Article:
8-Hydroxyquinolines

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Chapter: Essential pharmacology : Antiamoebic And Other Antiprotozoal Drugs

The 8-hydroxyquinolines were widely employed in the past: have similar properties; are active against Entamoeba, Giardia, Trichomonas, some fungi (dermatophytes, Candida) and some bacteria.


8-HYDROXYQUINOLINES

 

The 8-hydroxyquinolines were widely employed in the past: have similar properties; are active against Entamoeba, Giardia, Trichomonas, some fungi (dermatophytes, Candida) and some bacteria. They kill the cyst forming trophozoites in the intestine, but do not have tissue amoebicidal action. Like diloxanide furoate, they are not very effective in acute amoebic dysentery but afford relief in chronic intestinal amoebiasis. Their efficacy in eradicating cysts from asymptomatic carriers is rated lower than that of diloxanide furoate. They are totally valueless in extraintestinal amoebiasis.

 

Absorption of 8hydroxyquinolines from the intestine is variable. Least absorbed (10–30%) and probably safer drug is di-iodohydroxyquin. The absorbed fraction is conjugated in liver with glucuronic acid and sulfate and excreted in urine; t½ ~12 hours. Therapeutic concentrations are not attained in the intestinal wall or in liver. The unabsorbed part reaches lower bowel and acts on luminal cycle of amoebae.

 

These drugs have been widely and injudiciously used for the prophylaxis and treatment of nonspecific diarrhoeas, traveller’s diarrhoea, dietary indiscretion, etc. An apparent therapeutic effect is frequently noted in mild cases, probably because most such conditions are self-limiting any way. This has fostered repeated and prolonged usage, which is irrational and may be harmful.

 

8-Hydroxyquinolines are well tolerated: produce few side effects—nausea, transient loose and green stools, pruritus, etc. Goiter has been reported after prolonged medication.

 

Iodism (furunculosis, inflammation of mucous membranes) may occur due to chronic iodine overload. Individuals sensitive to iodine may experience acute reaction with chills, fever, angioedema and cutaneous haemorrhages.

 

Prolonged/repeated use of relatively high doses of quiniodochlor caused a neuropathic syndrome called ‘subacute myelooptic neuropathy’ (SMON) in Japan in an epidemic form, affecting several thousand people in 1970. Other 8hydroxyquinolines have also produced neuropathy and visual impairment. However, despite widespread use in the past, only sporadic and unconfirmed cases have been reported from India. These drugs have been banned in Japan and few other countries, but in India they are banned only for pediatric patients, because their use for chronic diarrhoeas in children has caused blindness. Their fixed dose combinations, except those used for diarrhoea, dysentery and for external application are banned in India, and a cautionary note is inserted that use of high doses for more than 14 days can cause neuritis and optic damage.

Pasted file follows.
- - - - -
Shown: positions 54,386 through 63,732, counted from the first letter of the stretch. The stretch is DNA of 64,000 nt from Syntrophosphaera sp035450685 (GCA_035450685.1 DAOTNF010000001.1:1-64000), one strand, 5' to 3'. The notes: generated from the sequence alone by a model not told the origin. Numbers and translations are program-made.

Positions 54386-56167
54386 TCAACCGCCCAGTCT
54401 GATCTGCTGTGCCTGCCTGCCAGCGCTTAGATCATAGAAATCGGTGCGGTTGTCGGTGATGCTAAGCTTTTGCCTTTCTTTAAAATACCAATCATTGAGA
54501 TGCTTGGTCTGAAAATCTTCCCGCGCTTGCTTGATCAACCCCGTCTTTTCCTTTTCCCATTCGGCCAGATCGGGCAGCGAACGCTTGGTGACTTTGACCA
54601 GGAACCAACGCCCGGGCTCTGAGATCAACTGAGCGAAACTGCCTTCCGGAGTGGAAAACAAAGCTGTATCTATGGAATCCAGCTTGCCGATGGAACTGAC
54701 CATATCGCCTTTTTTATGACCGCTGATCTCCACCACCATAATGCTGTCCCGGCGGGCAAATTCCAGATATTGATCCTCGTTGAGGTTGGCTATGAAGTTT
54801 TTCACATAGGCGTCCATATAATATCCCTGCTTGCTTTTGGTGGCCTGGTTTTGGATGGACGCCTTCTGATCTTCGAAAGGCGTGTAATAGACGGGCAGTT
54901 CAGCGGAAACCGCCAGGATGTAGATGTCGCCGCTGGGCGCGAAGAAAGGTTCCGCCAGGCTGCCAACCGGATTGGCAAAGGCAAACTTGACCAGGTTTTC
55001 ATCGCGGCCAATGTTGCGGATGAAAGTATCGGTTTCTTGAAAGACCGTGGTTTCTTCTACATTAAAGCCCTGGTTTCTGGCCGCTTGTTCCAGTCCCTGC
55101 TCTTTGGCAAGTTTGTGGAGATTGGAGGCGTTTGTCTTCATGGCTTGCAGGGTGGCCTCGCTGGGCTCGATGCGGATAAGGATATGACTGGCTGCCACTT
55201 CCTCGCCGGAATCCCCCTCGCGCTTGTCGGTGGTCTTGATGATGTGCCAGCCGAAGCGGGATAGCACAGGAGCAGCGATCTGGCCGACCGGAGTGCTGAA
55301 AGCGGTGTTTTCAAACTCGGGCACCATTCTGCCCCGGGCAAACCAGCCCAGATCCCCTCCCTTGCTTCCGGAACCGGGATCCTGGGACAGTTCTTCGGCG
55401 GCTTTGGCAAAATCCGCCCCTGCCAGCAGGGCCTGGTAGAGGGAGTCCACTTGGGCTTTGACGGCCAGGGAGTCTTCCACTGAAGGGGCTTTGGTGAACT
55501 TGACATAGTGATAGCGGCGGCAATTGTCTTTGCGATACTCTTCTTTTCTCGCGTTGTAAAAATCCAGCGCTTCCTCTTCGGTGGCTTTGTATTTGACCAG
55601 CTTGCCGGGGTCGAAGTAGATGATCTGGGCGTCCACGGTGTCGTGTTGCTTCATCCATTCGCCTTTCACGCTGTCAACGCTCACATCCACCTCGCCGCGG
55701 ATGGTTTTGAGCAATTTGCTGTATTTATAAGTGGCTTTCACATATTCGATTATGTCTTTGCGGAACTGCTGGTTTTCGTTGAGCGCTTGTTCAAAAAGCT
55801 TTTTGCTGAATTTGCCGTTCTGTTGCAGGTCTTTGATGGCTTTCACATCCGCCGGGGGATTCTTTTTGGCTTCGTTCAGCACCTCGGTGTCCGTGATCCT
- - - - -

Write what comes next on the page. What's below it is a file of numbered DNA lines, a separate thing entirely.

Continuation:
8-Hydroxyquinolines are cheap and have good patient acceptability. They may be employed in intestinal amoebiasis as alternative to diloxanide furoate.

 

Other uses are—giardiasis; local treatment of monilial and trichomonas vaginitis, fungal and bacterial skin infections.

 

Quniodochlor (Iodochlorohydroxyquin, Clioquinol): 250– 500 mg TDS;

 

ENTEROQUINOL, QUINOFORM, DEQUINOL 250 mg tab.

 

Diiodohydroxyquin (Iodoquinol): 650 mg TDS; DIODOQUIN 650 mg tab, 210 mg/5 ml susp.

 

Tetracyclines

 

They directly inhibit amoebae only at higher concentrations. The older tetracyclines are incompletely absorbed in the small intestine, reach the colon in large amounts and inhibit the bacterial flora with which Entamoebae live symbiotically. Thus, they indirectly reduce proliferation of entamoebae in the colon and are especially valuable in chronic, difficult to treat cases with only the luminal cycle and little mucosal invasion. Tetracyclines have an adjuvant role in the management of such cases, in conjunction with a more efficacious luminal amoebicide. They are not good for acute dysentery and for hepatic amoebiasis.

 

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